Wednesday, 21 September 2011

Walk, swim, walk, swim, etc

There's so many great walks on Magnetic Island, most of them leading to yet another lovely bay to swim or snorkel in.

As we sailed across the other day, the sea was awash with tons of coral spores. There was an accumulation of them in Florence Bay yesterday creating some spectacular colours  - blues, greens and reds - on the beach and in the water, though the stuff on the beach was a little smelly and the colours looked better through sunglasses.
All up we walked up and down hills for about 12 kms yesterday exploring Florence and Radical Bays along the way.
Radical Bay is picture perfect with waving palms on a sandy beach and turquoise water.
And then, of course, there is lovely Horseshoe Bay where we are anchored. When we arrived  on Sunday evening I counted 38 boats at anchor. That number is probably halved now but I'm sure the weekend will see another influx. It's a good chance to catch up with people we've met somewhere along the coast.
Last night there were mysterious navigation lights playing out around the south-west corner of the bay and we figured the vessels must have been part of the military exercise going on in Halifax Bay at the moment.
We woke this morning to a small flotilla of Army ducks tied up together in the bay so our guesses were correct.
Military versus catamaran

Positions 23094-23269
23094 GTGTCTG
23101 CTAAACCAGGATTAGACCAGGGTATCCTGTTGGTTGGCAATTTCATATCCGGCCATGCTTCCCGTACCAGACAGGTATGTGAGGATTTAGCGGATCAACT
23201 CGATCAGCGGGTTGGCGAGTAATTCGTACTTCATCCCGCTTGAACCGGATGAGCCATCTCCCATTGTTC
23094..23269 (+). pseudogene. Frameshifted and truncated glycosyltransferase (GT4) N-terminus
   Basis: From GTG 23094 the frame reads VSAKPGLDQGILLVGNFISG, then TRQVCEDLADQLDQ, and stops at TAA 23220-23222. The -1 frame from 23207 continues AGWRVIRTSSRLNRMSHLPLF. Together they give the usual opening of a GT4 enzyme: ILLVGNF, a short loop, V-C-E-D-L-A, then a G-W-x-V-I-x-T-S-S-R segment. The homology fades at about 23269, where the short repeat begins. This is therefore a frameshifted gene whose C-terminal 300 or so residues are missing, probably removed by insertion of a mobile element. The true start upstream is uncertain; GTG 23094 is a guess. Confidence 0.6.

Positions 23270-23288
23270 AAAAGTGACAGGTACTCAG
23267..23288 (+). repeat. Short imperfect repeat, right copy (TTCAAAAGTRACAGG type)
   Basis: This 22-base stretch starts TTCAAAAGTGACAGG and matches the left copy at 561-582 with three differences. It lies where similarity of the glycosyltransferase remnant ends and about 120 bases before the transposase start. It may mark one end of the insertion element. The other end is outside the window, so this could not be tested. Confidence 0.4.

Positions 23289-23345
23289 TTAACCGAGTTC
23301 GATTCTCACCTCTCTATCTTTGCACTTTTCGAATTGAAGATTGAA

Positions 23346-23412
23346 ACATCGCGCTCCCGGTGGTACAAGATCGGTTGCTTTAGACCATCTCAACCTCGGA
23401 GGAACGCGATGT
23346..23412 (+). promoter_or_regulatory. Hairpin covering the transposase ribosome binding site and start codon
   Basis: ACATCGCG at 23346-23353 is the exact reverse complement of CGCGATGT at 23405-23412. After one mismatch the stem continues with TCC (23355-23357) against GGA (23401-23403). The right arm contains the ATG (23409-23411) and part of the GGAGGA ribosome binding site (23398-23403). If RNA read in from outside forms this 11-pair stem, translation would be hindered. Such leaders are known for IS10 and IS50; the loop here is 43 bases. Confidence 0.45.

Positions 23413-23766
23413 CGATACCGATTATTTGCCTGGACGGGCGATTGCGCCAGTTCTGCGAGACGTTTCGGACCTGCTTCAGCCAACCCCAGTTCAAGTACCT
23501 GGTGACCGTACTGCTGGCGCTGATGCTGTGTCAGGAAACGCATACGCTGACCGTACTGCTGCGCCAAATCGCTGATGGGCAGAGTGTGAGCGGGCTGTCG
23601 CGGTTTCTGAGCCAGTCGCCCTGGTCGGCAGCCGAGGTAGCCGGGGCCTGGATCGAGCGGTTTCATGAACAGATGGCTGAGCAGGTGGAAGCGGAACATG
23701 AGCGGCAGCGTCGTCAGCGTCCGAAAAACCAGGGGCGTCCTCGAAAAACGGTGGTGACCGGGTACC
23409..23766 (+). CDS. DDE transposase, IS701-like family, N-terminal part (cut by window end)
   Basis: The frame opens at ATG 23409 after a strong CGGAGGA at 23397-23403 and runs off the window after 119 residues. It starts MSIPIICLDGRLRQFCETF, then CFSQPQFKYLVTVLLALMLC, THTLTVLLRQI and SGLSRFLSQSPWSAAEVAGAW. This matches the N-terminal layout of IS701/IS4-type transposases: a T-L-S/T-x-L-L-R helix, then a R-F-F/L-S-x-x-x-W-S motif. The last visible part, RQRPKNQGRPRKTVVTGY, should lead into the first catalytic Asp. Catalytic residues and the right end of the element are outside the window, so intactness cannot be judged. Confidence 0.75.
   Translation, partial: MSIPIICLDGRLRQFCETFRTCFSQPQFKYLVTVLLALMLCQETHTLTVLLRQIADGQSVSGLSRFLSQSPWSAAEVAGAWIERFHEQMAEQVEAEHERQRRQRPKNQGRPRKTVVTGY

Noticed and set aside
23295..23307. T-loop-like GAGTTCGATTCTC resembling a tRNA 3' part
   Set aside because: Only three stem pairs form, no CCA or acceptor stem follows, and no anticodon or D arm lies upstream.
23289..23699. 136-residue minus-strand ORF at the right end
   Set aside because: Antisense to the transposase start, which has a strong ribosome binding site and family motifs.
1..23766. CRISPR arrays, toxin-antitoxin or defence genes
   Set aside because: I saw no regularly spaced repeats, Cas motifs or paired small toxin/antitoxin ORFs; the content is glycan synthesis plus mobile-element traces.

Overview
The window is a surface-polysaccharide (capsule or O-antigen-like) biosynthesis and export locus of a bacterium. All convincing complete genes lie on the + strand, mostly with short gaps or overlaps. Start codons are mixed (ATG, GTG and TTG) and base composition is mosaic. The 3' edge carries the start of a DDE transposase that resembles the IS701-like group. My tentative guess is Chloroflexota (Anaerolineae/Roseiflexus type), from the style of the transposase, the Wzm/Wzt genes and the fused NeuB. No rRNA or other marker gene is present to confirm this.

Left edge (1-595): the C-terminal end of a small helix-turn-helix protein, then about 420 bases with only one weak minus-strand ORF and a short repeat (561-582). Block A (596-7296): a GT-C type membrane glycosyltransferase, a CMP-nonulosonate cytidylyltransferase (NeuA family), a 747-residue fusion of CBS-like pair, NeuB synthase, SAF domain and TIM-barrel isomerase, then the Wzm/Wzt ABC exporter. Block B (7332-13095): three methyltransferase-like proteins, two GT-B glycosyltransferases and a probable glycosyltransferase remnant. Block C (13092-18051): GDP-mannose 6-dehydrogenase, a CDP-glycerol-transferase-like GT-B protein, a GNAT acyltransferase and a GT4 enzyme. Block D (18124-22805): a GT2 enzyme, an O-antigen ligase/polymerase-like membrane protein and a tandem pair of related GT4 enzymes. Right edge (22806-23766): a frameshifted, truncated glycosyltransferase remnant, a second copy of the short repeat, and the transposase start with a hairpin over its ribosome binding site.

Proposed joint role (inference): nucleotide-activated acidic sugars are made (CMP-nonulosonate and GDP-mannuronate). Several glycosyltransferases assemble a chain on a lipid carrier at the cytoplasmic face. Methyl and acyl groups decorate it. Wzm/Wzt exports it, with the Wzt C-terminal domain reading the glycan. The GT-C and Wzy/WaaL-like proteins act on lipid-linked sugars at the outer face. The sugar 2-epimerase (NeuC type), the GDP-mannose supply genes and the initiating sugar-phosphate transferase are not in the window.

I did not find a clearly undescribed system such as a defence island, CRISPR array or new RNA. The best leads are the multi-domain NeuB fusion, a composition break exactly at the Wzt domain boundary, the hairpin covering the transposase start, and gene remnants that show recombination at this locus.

Today the bay is as calm as could be and we have shifted anchor to prepare for a predicted strong south-easterly blast tomorrow. On Friday we'll make our way across to Townsville, with friends on board for the sail across.
In the meantime, we'll continue with the walk, swim routine. It's a very nice way to spend a day.

Monday, 19 September 2011

Whale watch

We had the best intentions to sail all the way to Cape Upstart from Bowen, but when the wind dropped below two knots it was back to motor-sailing with the Code Zero out whenever the breeze picked up in order to cover the 40 nautical miles.
Of course, as soon as we rounded the cape, the wind freshened and blew well into the night, rocking us around a bit at anchor.
Upstart was a lot busier (land-wise) than when we anchored here back in May. It's Queensland school holidays so the holiday shacks along the beachfront were alive with people and runabout boats.
We had planned to stay here for a couple of days but a look at the forward weather forecast showed us that, if we wanted to sail north, yesterday was the day. From today the wind is predicted to drop away before swinging to the north for the next few days.
We hoisted the main sail and hauled up the anchor at around 5.30am yesterday. As we passed the headland we had enough breeze to put out the Code Zero and we were away.
As the sun slowly emerged over the horizon, we spotted what was to be the first pod of whales going south. By the time we reached Cape Bowling Green (32 nautical miles) we'd passed by three pods (that we saw). The last one put on a great display, leaping right out of the water, sometimes two at a time. As the little Agfa el-cheapo camera isn't much on distance or zoom, we didn't try to capture the images, but just watched and enjoyed the experience.
Freighter-watch replaced whale watch
From Bowling Green to Magnetic Island it was `freighter-watch' rather than whale watch. These huge ships seem to zoom up from the horizon and Sea Piper is tiny by comparison.
The one that didn't get away
There were plenty of other distractions, including the huge mackerel that took all Royden's strength and energy to haul onto the boat. Around the same time, the wire trace on the other lure was completely bitten off.